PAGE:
Thursday, July 5, 2012

Lake Superior, Ontario, by Margaret Ullrich, part 11, Transplanting

After the rain, the heat broke a bit.
We walked to the Winnipeg Free Press Building to pick up a few copies of their weekly community newspapers.
Paul is their editorial cartoonist.
He likes to see how they re-designed his cartoon in the six weeklies.
It all depends on how much copy there is from the editor or columnist.
He also keeps a few copies for his portfolio.

Forty years ago it was also a hot sunny day.
We'd slept in a bit after our late movie night.
We didn't want to drive in the dark, so we decided to try something new: have a huge breakfast and just drive through to the next campsite. 
Hash browns, eggs and spam.
Breakfast of trailerites.
We didn't get on the road until 11:30 a.m.

Lake Superior is one big lake.
Beautiful, clear and so blue.
But so big.
We were starting to wonder if we were ever going to get out of Ontario.

The beautiful scenery was making us think about life in the wilds of Canada.
Paul said, since the roads were so uncongested and the scenery was so beautiful, 
he wouldn't mind a 2 hour commute.
Yes, he was enjoying the drive and scenery that much.

In New York we'd had to commute almost 2 hours each way to go to Manhattan.
Commuting wasn't something glamorous like in Sex and the City.
Those girls taxied everywhere.
Taxies DID NOT go from Manhattan to Brooklyn or Queens.
Don't even ask.
We lived in Queens.
We were part of the bridge and tunnel crowd.
I'll explain...

I'd had a job writing knitting instruction at Columbia Minerva in Manhattan.
I lived in College Point.
College Point didn't have a subway stop.
For that I had to take a bus to Flushing.
Okay, first a run to the bus stop, hoping the driver hadn't come and gone early.
Commute part 1 - a half hour.

Then a run down a couple of flights of stairs.
There I'd be standing with a few hundred other people.
We all had to get into Manhattan at the same time.
Staggered work hours hadn't come into fashion yet.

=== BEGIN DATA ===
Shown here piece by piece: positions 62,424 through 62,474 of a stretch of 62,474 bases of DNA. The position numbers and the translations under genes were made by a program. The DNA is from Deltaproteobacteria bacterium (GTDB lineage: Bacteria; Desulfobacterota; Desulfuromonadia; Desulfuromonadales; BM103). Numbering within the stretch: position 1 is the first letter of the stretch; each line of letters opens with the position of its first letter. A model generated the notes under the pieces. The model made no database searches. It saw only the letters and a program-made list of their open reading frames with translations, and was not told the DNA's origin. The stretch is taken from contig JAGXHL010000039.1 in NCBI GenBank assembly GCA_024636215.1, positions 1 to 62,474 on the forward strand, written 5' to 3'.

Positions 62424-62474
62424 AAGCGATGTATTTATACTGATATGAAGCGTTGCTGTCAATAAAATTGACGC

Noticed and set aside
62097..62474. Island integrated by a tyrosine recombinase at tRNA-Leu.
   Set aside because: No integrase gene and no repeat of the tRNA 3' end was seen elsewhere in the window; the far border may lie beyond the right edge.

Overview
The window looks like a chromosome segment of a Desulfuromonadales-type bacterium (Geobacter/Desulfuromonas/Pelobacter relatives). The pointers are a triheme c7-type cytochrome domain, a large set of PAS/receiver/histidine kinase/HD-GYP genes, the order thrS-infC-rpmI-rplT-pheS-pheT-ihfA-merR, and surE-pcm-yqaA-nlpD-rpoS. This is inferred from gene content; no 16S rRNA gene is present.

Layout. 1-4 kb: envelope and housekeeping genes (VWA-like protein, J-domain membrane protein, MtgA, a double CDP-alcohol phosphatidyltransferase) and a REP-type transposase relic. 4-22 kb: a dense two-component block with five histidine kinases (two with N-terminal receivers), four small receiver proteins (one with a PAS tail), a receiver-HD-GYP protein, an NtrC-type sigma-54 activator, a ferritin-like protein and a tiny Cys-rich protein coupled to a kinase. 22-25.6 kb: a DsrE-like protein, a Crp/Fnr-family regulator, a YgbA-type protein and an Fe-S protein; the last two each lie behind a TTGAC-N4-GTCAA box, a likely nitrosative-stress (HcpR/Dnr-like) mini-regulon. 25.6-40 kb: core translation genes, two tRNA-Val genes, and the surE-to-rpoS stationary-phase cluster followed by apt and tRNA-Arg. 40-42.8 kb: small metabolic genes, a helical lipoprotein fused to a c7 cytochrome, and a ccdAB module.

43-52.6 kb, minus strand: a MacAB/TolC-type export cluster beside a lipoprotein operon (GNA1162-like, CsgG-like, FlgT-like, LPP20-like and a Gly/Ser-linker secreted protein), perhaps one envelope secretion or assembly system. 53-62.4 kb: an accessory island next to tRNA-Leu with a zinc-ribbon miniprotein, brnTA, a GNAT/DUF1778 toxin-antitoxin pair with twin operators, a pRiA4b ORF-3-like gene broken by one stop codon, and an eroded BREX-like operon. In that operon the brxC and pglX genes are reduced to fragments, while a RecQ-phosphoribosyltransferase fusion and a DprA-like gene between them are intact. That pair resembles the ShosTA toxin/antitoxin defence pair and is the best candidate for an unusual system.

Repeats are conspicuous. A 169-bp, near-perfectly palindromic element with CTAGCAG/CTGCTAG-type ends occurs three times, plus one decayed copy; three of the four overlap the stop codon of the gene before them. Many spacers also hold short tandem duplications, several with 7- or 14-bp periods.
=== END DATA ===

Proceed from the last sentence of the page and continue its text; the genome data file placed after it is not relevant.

The express train would come, the doors would open.
Then we'd all shove and push to squeeze into a car.

A seat for a one hour morning commute?
Forget about it, as the New York expression goes.
You grabbed an overhead strap or the pole and stood.

These were the now quaintly described "nostalgia cars".
The seats were woven, with a strange hard plastic.
They were about 40 years old then.
The plastic had cracked.
It was like sitting on broken glass.
Women at that time sat carefully.
One wrong move and one's pantyhose was shredded.
It was less dangerous to stand.

There was no air conditioning.
Sometimes there was a heat inversion.
Because of the skyscrapers, the air, which one could see and taste,
had no place to circulate.
There'd be warnings in the newspaper and on the radio and television.
Simple translation: you breathe, you get sick.

Sometimes someone would barf or fart.
Sometimes someone would commit suicide by jumping in front of a train.
The first few times one felt pity.
After a while it was Jeez, he had to pick my train?

Finally... Manhattan... Fifth Avenue. 
A walk from the stop near the 42nd Street library (yes, the same library Carrie wanted to be the site of her wedding in Sex and the City) to 32nd Street.
Ten blocks.  And they're long blocks.
Commute part 2 - an hour and a half.

Through the door and up the elevator for a fun-filled 8 hour work day.

At 5:00 p.m. the same routine, in reverse.
Home by 7:00 p.m.
If there wasn't a blackout.
Or another suicide.

Okay... back to Lake Superior.
We passed a moose crossing area.
Definitely something we didn't see in Manhattan.

On the radio we heard Mongo Jerry's In the Summertime.
My sister had gone to Europe and returned raving about this great song.
Too bad we wouldn't be able hear it in North America, she had said.
Yeah, right.

As New York commuters, our rear ends weren't exactly tough.
Paul asked me to slip a pillow under his butt.
I pictured the car swaying and diving into the lake and said no.
Paul said, Yeah, figured it wouldn't work.

The curving road around Lake Superior was a two laner.
There was a double line.  
No passing.

After our accident near Kingston, New York, we stuck to 50 miles per hour.
We were creating a train of our own.
From the side mirrors we could see about 20 cars behind us.
When we managed to pull over to let them pass, drivers shook their fists.
Yeah, just like the angry crowd Lucy and Ricky had when they'd started driving 

Finally, White River Trailer Park.
Paul napped while I cooked.
We were both queasy.
Maybe the two meals idea wasn't one of our best.
After we ate we converted the dinette set into our bed.

We went to the pay phone for our usual on-the-road calls to our parents.
Mosquitoes were everywhere.
Ma was sore because she hadn't received the June 28 letter yet.
I was really tired.
I cut short the call.

The first few days I'd felt sympathy for her concern about us on the road.
But now we'd been traveling and on our own for over a week.
The calls home were an extra chore.
I had one thought... Forget about it.

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